The flu season last year was more mild due to pandemic lifestyle changes: people staying indoors, wearing their masks, and washing their hands more often, according to health experts. So much has changed since then, and experts expect an uptick in flu cases.
“Much of the time when seasonal flu was going on, we were under lockdown. We were not out and about. Children weren’t at school, we weren’t gathering, and a lot of us were working from home," Kern County Public Health’s Michelle Corson said. "And yes when we were mixing together, [but] we were masked. And a lot of those things are going to play a role in diminishing the role of the flu transmitting, because flu transmits the same way COVID-19 does.”
In 2020 to 2021, 38 million people contracted COVID-19 and 630,000 people died in the U.S. so far, according to Mayo Clinic. Meanwhile, in the 2019 to 2020 flu season, 38 million had the flu and 22,000 died, in the U.S., which is lower than in the past.
With a potential uptick in flu cases, the concern health experts like Chief Medical Officer of AAMC, Dr. Janis Orlowski has: that these two different respiratory viruses will spread at the same time over the fall and winter seasons.
“We want to try to decrease the number of people who need to go to the hospital. Right now, our hospitals are over full, with people who are sick from COVID-19 and from people who are sick from other illnesses that have been delayed because of the pandemic,” Dr. Orlowski said.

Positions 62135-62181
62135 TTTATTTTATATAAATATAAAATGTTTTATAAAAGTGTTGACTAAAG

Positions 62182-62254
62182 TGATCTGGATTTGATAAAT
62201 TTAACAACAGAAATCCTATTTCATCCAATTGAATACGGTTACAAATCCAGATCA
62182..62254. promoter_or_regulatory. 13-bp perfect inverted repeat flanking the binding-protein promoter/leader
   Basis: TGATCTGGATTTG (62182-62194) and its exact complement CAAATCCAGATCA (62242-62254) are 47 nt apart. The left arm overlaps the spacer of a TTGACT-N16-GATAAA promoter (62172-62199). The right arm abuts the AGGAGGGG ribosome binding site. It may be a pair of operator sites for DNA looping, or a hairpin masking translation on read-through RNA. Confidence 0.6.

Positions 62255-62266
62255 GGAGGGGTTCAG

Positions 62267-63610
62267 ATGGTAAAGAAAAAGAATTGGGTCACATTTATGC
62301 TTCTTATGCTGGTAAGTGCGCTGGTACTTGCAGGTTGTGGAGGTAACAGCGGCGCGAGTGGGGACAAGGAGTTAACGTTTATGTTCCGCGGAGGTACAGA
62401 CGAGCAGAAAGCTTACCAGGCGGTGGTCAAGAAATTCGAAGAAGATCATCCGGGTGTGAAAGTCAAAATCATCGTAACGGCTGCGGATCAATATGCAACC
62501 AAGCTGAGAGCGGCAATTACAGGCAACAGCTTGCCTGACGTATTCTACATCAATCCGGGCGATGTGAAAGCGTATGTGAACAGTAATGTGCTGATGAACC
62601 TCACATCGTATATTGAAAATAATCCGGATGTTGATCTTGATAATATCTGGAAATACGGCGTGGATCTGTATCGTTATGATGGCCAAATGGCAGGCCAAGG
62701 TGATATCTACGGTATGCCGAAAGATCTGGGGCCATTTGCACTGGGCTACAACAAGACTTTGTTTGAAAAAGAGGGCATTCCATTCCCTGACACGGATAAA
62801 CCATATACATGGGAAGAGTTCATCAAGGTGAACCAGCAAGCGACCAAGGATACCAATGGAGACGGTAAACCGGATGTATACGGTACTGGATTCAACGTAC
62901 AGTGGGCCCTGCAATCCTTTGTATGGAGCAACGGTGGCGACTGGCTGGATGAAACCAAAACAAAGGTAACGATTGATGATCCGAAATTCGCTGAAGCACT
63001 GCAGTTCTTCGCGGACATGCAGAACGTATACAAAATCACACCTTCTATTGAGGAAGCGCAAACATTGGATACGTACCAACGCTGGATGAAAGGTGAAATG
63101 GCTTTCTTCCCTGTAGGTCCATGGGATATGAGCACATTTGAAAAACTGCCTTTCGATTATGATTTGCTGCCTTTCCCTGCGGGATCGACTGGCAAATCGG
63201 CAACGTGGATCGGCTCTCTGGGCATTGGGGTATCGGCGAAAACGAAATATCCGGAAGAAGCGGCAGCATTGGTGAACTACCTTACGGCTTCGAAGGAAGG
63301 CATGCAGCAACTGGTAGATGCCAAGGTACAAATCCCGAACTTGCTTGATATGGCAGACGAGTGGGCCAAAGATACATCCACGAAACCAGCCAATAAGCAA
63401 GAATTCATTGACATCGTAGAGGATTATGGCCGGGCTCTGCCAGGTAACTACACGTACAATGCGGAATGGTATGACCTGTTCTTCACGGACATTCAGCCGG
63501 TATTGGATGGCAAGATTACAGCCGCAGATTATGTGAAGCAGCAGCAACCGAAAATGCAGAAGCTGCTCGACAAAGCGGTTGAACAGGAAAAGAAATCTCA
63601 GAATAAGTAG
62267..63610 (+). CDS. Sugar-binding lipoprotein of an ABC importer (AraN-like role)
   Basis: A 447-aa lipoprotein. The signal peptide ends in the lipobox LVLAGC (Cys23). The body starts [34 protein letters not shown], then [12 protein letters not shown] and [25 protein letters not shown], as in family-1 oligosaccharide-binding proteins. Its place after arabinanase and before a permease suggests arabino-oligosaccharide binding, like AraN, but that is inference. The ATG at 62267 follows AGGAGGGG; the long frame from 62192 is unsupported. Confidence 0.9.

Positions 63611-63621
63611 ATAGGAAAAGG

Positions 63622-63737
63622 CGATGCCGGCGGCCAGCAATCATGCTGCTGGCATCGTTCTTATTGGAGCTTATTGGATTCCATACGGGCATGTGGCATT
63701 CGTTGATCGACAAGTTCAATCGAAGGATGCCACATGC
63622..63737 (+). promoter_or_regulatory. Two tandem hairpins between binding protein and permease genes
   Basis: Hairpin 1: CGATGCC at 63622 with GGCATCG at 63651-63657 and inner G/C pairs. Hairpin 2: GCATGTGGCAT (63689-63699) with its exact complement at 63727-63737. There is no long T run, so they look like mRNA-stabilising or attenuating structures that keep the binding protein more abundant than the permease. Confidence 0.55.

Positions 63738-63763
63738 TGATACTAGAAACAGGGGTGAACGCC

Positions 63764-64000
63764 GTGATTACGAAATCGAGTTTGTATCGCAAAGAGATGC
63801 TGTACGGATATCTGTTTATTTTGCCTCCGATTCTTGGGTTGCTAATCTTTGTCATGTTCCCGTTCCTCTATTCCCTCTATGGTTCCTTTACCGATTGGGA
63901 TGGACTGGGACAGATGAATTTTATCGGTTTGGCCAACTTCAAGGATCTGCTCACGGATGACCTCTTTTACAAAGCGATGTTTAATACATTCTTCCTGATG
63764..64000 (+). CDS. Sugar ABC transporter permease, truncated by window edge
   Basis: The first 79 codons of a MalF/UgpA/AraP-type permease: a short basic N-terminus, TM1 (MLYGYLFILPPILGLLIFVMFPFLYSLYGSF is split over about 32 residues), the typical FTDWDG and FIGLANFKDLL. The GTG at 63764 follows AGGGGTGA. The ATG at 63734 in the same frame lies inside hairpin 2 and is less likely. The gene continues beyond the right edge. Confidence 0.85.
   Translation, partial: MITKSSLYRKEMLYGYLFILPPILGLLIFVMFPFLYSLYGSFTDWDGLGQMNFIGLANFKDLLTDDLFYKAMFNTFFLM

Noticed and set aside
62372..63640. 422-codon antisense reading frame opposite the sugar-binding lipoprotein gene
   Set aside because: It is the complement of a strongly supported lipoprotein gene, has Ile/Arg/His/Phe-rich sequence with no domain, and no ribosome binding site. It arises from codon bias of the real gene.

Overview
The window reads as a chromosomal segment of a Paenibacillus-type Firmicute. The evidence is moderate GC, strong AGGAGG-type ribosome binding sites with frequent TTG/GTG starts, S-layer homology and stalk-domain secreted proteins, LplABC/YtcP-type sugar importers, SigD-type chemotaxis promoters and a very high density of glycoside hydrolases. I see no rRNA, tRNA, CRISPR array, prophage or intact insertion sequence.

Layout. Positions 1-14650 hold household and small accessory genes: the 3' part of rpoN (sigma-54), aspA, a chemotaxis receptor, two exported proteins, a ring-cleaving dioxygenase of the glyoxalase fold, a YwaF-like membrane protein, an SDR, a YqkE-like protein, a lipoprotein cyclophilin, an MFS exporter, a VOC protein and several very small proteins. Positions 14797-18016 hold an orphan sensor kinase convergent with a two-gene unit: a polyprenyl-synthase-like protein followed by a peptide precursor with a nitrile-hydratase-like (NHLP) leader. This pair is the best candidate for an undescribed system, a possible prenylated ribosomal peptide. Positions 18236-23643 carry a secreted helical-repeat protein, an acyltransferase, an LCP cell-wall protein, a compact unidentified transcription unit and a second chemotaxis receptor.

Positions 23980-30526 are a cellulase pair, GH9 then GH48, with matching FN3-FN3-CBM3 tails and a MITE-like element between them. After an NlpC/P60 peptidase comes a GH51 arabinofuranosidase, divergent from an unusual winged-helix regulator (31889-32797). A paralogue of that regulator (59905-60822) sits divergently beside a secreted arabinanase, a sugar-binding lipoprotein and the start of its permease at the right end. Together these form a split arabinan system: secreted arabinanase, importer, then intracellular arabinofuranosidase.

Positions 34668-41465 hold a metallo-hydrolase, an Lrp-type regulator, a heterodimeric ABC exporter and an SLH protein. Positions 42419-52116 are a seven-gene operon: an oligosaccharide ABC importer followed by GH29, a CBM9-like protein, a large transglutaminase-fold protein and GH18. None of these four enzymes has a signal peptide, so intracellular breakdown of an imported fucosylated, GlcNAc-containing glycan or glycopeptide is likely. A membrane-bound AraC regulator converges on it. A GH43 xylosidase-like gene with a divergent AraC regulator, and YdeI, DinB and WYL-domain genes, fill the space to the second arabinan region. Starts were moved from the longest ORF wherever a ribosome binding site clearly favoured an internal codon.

We’re seeing that reality locally. As of Friday, Kern County has 17 ICU beds available compared to 31 this time last month, according to the state dashboard, and 78 of those people in the ICUs are COVID-19 patients. To avoid hospitalizations from the flu, Corson pointed out ways to slow the spread.
“The practices that we’re encouraging everyone to do right now because of COVID-19: recommended masking. We are still recommending that you stay home when you’re sick, [and] you try to limit your exposure to people who are outside of your household, in large gatherings for example,” Corson said.
Both Corson and Dr. Orlowski recommended getting the flu shot. Corson said it is safe to get both the COVID-19 vaccine and flu vaccine at the same time, even in the same arm. She added both vaccines are being offered currently at the Kern County Fair.
“Before the pandemic, you might recall that there were many stories about the number of adults and children who became very ill from the flu, and unfortunately some died from the flu,” Dr. Orlowski said. It’s the same situation now. People need to get their vaccine.”